North Strip, Downtown Vegas casinos show support to potential Oakland Athletics relocation to the area

North Strip and downtown Las Vegas casinos have signaled their support for a potential relocation of the MLB’s Oakland Athletics to the area. Operators strongly support the team building a $1 billion ballpark in their area, according to local media reports.

Resorts World Las Vegas President Scott Sibella confirmed that he and hotel owners from the north Strip and downtown met with A’s brass last week, reports Las Vegas Review-Journal. They discussed the potential of a 35,000-seat domed stadium on the Las Vegas Festival Grounds site, located on the southwest corner of Las Vegas Boulevard and Sahara Avenue.

“We reinforced our support that we believe the best site is on the Sahara/LV Blvd,” Sibella wrote in an email, as per the cited source. “Having the A’s in Las Vegas will be great for the Strip properties and the LV community.” The meeting did not include discussions regarding economics; only that the “A’s will have our full support,” Sibella further told Review-Journal.

Scott Sibella

After nearly two years of work in the Las Vegas Valley, the A’s trimmed a site list of more than 20 to two – the festival grounds site and the Tropicana on the south Strip. Derek Stevens, co-owner of the Circa, Golden Gate and The D properties downtown, confirmed that he also attended Wednesday’s meeting, adding that a lot of key players want to see the A’s relocate to Vegas.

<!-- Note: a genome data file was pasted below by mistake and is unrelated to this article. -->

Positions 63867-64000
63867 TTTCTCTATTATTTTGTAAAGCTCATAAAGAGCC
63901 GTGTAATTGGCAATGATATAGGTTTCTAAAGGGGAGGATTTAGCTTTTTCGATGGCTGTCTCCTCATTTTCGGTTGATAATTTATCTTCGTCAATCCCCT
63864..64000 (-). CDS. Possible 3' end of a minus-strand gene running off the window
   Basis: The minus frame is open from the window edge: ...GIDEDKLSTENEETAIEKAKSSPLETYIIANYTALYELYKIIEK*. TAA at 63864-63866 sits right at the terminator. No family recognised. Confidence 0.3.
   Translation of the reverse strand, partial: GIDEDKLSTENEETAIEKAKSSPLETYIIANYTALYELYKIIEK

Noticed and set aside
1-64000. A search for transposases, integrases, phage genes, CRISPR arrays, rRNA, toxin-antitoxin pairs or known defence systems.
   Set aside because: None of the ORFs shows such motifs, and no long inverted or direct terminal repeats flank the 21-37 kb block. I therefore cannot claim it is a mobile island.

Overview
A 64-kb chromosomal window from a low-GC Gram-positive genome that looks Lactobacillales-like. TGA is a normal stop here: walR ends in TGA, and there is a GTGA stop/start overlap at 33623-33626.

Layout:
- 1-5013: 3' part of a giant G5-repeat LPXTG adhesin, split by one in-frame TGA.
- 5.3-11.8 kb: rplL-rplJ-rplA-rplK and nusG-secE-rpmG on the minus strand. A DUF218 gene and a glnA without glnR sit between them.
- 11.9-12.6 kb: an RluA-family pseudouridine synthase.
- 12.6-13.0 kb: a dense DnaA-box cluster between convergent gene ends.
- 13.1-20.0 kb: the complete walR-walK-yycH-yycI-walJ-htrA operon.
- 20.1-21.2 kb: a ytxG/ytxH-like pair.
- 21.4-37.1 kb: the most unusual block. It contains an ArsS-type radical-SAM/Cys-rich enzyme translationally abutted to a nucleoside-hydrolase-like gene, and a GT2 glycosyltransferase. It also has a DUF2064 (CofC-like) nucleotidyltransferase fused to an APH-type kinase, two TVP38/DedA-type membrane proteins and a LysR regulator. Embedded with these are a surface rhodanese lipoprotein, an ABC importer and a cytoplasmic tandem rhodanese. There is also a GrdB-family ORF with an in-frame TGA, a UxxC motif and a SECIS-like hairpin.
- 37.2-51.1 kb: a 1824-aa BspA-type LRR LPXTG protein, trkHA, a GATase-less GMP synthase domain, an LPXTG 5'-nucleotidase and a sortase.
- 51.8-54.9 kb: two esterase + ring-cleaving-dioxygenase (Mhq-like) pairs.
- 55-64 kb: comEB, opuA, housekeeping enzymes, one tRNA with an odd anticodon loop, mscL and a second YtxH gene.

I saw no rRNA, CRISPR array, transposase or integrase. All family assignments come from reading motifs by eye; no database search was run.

“I talked with ownership in John Fisher and their President Dave for a while yesterday,” Stevens told Las Vegas Review-Journal. “This will be very good for Las Vegas, very good for jobs, very good for hotel rooms (i.e. the LVCVA). The key thing is getting the location nailed down and moving forward.”

The A’s are interested in public assistance if they were to relocate to Southern Nevada, a person with knowledge of the proceedings said, as per Review-Journal. Gov. Joe Lombardo said last month he would not be in favor of raising state taxes to help lure a team to Nevada, but added that there were existing economic development programs the team could utilize.

Stevens said those who complain about potential tax breaks the A’s could receive don’t understand the impact the franchise and a new ballpark could have on the valley. “If Vegas doesn’t land the A’s, it could impact whether Vegas gets a team anytime in the near future,” the co-owner of downtown’s Circa said. 

Derek Stevens

Having the (MLB) Commissioner waive the relocation fee is huge. When people say they want an expansion team that is a “Vegas Team,” people forget the expansion fee will be between $1 billion to $2 billion,” Stevens added. “Who in Vegas has that kind of money for an expansion fee and THEN have to deal with all the other elements like stadium costs and operating cash?”

The A’s also have ballpark plans in Oakland for a $12 billion mixed-use project at Howard Terminal near Jack London Square. That project would be centered on a $1 billion, 35,000-capacity waterfront stadium and include residential, commercial and public space.

After the Oakland City Council approved its own term sheet in July that the A’s challenged on several fronts, the two sides have been working to come to an agreement. However, it’s unclear where the process stands at this point.

Major League Baseball would love the A’s ballpark situation to be resolved as soon as possible. The preference would be to eventually add two more teams via expansion, but commissioner Rob Manfred has said that he wants the Rays and A’s both to nail down their plans for their future ballparks before the league discusses proceeding with expansion plans, reports CBS.